The first opportunity for HR is in looking at workforce analytics from the perspective of how they intersect within typical HR process, from remuneration, learning and performance, through to talent, succession and retention.
“So for example, you could look at what the analytics are in performance, and how these relate to REM,” said Andrew Lafontaine, senior director HCM strategy & transformation at Oracle.
“That’s a really basic one and most organisations are generally looking in this, but it’s then about looking at analytics for performance, succession, risk or loss of talent in the context of the business.
“Questions you could ask include: ‘Over the last 12 months has our risk of loss materialised? What has that meant for performance? Where are we losing high performers? And where are we losing the people who we potentially weren’t that fussed about?’”
Lafontaine said not many organisations are doing this at the moment, primarily because the HR function is focused on a vertical approach to HR processes and most don’t have a reporting centre of excellence or someone who’s charged with driving workforce analytics.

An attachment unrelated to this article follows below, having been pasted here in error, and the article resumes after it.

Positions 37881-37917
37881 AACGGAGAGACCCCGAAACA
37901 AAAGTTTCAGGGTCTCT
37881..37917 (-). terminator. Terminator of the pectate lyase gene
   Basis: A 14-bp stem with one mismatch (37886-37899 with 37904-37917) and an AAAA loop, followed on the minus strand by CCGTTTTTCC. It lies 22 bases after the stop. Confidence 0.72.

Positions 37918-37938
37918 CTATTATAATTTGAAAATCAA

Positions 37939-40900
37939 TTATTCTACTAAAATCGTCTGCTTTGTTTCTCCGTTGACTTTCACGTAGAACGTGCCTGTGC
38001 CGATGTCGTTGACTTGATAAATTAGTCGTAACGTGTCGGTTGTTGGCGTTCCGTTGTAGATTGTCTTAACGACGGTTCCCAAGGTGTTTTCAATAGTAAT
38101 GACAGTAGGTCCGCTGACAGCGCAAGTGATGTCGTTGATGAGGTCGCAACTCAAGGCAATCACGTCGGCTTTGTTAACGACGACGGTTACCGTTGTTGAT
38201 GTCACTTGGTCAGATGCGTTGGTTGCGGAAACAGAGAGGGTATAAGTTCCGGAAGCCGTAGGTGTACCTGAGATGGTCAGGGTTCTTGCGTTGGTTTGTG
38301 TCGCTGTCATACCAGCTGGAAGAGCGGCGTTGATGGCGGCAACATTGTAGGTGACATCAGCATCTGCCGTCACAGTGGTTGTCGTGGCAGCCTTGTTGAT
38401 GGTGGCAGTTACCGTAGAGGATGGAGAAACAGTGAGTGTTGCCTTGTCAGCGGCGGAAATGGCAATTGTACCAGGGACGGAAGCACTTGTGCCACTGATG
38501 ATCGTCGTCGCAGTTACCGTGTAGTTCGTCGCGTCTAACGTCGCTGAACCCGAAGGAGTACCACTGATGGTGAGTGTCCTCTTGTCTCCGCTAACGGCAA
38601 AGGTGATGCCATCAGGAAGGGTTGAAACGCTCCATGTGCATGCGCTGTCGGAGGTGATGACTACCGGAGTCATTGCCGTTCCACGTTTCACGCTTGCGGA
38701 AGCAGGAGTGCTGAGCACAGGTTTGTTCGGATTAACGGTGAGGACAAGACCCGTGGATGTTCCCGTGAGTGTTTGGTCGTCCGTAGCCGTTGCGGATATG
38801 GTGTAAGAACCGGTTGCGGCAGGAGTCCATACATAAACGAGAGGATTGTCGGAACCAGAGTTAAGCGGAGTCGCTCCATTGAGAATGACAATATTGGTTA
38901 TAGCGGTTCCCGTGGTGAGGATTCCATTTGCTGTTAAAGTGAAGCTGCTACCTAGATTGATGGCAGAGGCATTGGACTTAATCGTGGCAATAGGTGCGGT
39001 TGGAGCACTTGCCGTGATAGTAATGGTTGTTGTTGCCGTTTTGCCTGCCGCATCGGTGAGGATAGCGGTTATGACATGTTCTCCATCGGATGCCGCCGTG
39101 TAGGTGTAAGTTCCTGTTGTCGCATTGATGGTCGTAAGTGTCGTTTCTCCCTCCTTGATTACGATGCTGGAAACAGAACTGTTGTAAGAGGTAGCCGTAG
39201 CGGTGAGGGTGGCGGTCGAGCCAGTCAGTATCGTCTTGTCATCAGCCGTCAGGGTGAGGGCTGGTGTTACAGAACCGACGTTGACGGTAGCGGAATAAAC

However, if HR can start using workforce analytics across those business processes, then HR itself starts to become more effective around how the people agenda within an organisation starts to get managed.
The second opportunity for HR leaders is to take the analytics within these business processes and examine how they help overall business performance.
“So it’s not just about HR, but how these impact the business.
“So, for example, there might be a grouping of people with performance ratings of 5 out of 5 that have a certain type of profile.